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I have watersealed my deck using Thompson clear watersealer this year. This product specifically. I'm not loving the faded look though already, and I think I'd like to stain it instead. What kind of prep do I need to do in order to successfully stain it? What I'd really like to do is find some kind of semi-transparent purple stain, but I'm concerned that it won't penetrate through the existing clear seal and just be a waste of money. The original product is oil based, so if I use an oil-based semi-transparent stain will that work in well or just fail? This answer on houzz.com seems to imply to me that I can just go ahead with any oil based stain.

The wood itself is Heat Treated S-P-F (Spruce/Pine/Fir) if that's important.

I think I got the whole process backwards, and that I might have to just sand the deck down and start over, but I don't want to do that much work unless I have to.

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How much work you will have to do depends on you final result expectation.

You are correct that applying stain over sealant will give you very nonuniform color coverage.

You can choose paint that will provide uniform coverage (by hiding everything), by simply just roughening the surface for better adhesion. Using a primer would help with the paint.

If you want to stain, best option would be to completely remove current coat down to original wood.

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    Yeah, and since this is the front of the house I don't want it looking like a hack job. Hmmm. Okay, I'll reconsider paint. Thanks for the advice! Sep 29, 2023 at 16:06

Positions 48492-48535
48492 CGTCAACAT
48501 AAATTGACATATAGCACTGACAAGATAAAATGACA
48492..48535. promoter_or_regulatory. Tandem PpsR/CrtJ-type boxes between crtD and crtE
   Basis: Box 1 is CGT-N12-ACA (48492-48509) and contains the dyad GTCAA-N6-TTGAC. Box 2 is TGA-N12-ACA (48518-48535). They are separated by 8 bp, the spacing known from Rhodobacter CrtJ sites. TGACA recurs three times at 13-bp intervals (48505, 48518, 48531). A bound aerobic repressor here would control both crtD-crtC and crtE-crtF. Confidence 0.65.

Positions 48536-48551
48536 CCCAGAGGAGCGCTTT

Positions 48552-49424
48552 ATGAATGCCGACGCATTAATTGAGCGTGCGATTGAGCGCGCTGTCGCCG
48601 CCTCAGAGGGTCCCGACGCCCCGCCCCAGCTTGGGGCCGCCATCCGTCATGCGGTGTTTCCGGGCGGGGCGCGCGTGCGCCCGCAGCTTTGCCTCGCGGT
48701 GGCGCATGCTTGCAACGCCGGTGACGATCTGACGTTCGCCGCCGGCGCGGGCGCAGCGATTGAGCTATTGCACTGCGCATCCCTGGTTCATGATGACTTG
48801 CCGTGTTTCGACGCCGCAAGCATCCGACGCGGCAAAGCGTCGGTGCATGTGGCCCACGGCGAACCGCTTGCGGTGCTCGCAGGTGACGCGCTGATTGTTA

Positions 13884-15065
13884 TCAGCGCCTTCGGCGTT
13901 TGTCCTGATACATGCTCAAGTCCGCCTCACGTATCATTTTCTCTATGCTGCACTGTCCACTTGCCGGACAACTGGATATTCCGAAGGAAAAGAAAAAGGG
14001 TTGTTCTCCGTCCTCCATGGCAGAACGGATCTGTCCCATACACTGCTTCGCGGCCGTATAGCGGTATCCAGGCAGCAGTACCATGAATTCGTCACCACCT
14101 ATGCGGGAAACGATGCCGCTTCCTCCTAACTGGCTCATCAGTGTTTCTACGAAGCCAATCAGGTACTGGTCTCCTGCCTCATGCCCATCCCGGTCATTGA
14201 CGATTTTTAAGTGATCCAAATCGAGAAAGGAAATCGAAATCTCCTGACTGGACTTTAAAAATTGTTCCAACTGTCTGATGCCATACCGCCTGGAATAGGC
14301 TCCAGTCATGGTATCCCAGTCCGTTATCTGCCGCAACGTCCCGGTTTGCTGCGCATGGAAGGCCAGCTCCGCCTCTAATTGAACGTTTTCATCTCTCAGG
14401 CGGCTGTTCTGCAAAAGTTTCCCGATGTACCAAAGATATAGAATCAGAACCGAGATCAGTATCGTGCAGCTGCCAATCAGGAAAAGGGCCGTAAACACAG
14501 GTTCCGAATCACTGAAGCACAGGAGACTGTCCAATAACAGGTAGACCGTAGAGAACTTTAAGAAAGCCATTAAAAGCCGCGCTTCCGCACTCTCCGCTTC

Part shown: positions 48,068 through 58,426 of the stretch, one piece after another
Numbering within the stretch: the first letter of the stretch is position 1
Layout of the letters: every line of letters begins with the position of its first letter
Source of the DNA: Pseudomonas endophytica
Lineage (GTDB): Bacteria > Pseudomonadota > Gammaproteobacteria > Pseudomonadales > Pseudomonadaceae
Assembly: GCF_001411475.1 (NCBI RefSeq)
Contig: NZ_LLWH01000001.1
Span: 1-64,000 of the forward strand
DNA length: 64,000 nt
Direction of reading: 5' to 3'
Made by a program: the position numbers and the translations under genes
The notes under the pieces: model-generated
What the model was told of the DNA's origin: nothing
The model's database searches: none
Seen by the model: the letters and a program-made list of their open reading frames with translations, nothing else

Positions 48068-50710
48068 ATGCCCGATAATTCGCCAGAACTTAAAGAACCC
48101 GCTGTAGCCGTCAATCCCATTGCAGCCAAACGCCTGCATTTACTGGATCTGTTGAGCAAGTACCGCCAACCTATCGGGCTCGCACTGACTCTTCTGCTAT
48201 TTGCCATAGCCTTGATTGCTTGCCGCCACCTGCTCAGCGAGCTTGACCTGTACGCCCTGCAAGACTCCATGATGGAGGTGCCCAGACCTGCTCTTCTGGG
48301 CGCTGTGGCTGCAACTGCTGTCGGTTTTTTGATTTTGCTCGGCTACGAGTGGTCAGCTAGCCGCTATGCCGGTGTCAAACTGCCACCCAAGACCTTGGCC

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It has been many years since I had used the sealer that you have on a deck at my home.

However, I had been informed by a reliable person at the point of purchase that an oil based stain could be added to the the sealer. Then spraying or rolling on the sealer would also stain the deck.

I tried it and was pleased with the results. It did fade in a few years, but I am in Florida with intense sun.

I would suggest you find an inconspicuous area and try as a test. Then add stain to the sealer and seal the deck again. Since it was sealed once you will probably have to add the stain in a more concentrated formula. (the reason for a test area.)

At this point you have nothing to loose, but some time and stain.

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